Olivia Jade, Isabella No Longer Enrolled At USC As Mom Lori Loughlin Faces New Charges
Lori Loughlin Fangirls Greet Star as She Arrives to Court in Boston

The news comes as four of the parents involved in the college admissions scandal changed their plea to guilty on Monday.

Lori Loughlin's daughters are no longer enrolled at the University of Southern California, according to a statement from the school released Monday.

"Olivia Jade Giannulli and Isabella Rose Giannulli are not currently enrolled," the statement read. "We are unable to provide additional information because of student privacy laws."

Loughlin and her designer husband Mossimo Giannulli allegedly spent $500,000 in a scheme to get their daughters into USC by pretending they were on the rowing team. They both plead not guilty in connection with the bribery ring dubbed the "Varsity Blues" scandal.

When the news of the scandal broke in March, USC confirmed Isabella Rose, 21, and Olivia Jade, 20, were enrolled. "USC is conducting a case-by-case review for current students and graduates that may be connected to the scheme alleged by the government and will make informed decisions as those reviews are completed," read a statement released at the time.

Over 30 parents were initially charged with conspiracy fraud, including actress Felicity Huffman who began her 14-day jail stint last Tuesday after pleading guilty.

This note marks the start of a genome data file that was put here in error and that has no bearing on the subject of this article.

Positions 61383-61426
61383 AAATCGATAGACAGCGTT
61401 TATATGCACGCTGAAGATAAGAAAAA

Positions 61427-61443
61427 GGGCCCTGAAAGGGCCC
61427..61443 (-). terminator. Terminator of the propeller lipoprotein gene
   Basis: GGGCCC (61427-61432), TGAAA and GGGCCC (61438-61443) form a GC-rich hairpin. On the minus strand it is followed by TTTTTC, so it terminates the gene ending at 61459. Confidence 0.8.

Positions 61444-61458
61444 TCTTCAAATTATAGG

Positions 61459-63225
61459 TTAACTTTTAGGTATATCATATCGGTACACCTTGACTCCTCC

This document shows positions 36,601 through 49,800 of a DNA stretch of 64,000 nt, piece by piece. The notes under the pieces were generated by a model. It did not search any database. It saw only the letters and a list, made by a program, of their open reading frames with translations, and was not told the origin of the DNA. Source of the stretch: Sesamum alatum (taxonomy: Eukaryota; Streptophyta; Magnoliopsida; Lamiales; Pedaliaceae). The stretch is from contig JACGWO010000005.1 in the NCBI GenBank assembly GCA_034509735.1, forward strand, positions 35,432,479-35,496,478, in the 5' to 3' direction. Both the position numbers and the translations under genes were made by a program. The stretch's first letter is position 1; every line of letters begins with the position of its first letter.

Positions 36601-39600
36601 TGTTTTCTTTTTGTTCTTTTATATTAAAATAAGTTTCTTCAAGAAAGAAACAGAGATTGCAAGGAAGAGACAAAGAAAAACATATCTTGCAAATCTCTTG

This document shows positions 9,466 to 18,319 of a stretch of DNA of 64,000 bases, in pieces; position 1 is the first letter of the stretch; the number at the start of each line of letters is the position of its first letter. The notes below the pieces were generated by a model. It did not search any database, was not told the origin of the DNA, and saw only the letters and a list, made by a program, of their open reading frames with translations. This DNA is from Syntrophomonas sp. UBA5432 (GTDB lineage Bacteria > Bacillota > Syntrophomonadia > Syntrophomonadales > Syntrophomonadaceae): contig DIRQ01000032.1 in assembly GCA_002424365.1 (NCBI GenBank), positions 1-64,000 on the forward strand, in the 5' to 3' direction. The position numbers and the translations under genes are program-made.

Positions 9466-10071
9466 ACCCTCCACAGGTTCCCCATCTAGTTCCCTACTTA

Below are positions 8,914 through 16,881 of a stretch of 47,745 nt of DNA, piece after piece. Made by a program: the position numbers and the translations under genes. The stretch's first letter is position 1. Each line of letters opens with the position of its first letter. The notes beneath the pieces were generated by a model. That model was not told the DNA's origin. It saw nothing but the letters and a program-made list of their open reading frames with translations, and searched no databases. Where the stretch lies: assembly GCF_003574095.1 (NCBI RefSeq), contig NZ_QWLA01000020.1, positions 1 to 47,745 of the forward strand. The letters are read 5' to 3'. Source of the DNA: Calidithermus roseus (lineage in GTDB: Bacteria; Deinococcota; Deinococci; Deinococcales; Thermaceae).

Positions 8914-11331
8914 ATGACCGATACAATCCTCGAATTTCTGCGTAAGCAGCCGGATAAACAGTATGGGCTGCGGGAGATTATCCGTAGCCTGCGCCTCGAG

The news comes as federal prosecutors tacked on an additional federal programs bribery charge early Tuesday to the parents who plead not guilty, according to the indictment released by the United States Department of Justice. Four of the parents had changed their plea to guilty on Monday.

The new charges allege the remaining 11 parents bribed "employees of the University of Southern California to facilitate their children’s admission." In exchange for the bribe, university employees "allegedly designated the defendants’ children as athletic recruits – with little or no regard for their athletic abilities – or as members of other favored admissions categories."

The new charges carry "a sentence of up to five years in prison, three years of supervised release, and a fine of $250,000 or twice the gross gain or loss, whichever is greater." They've already been hit with various other charges that could see them behind bars for up to 40 years.

Loughlin and Giannulli await trial in 2020, yet are expected to change their plea to guilty in exchange for a plea deal, according to TMZ.

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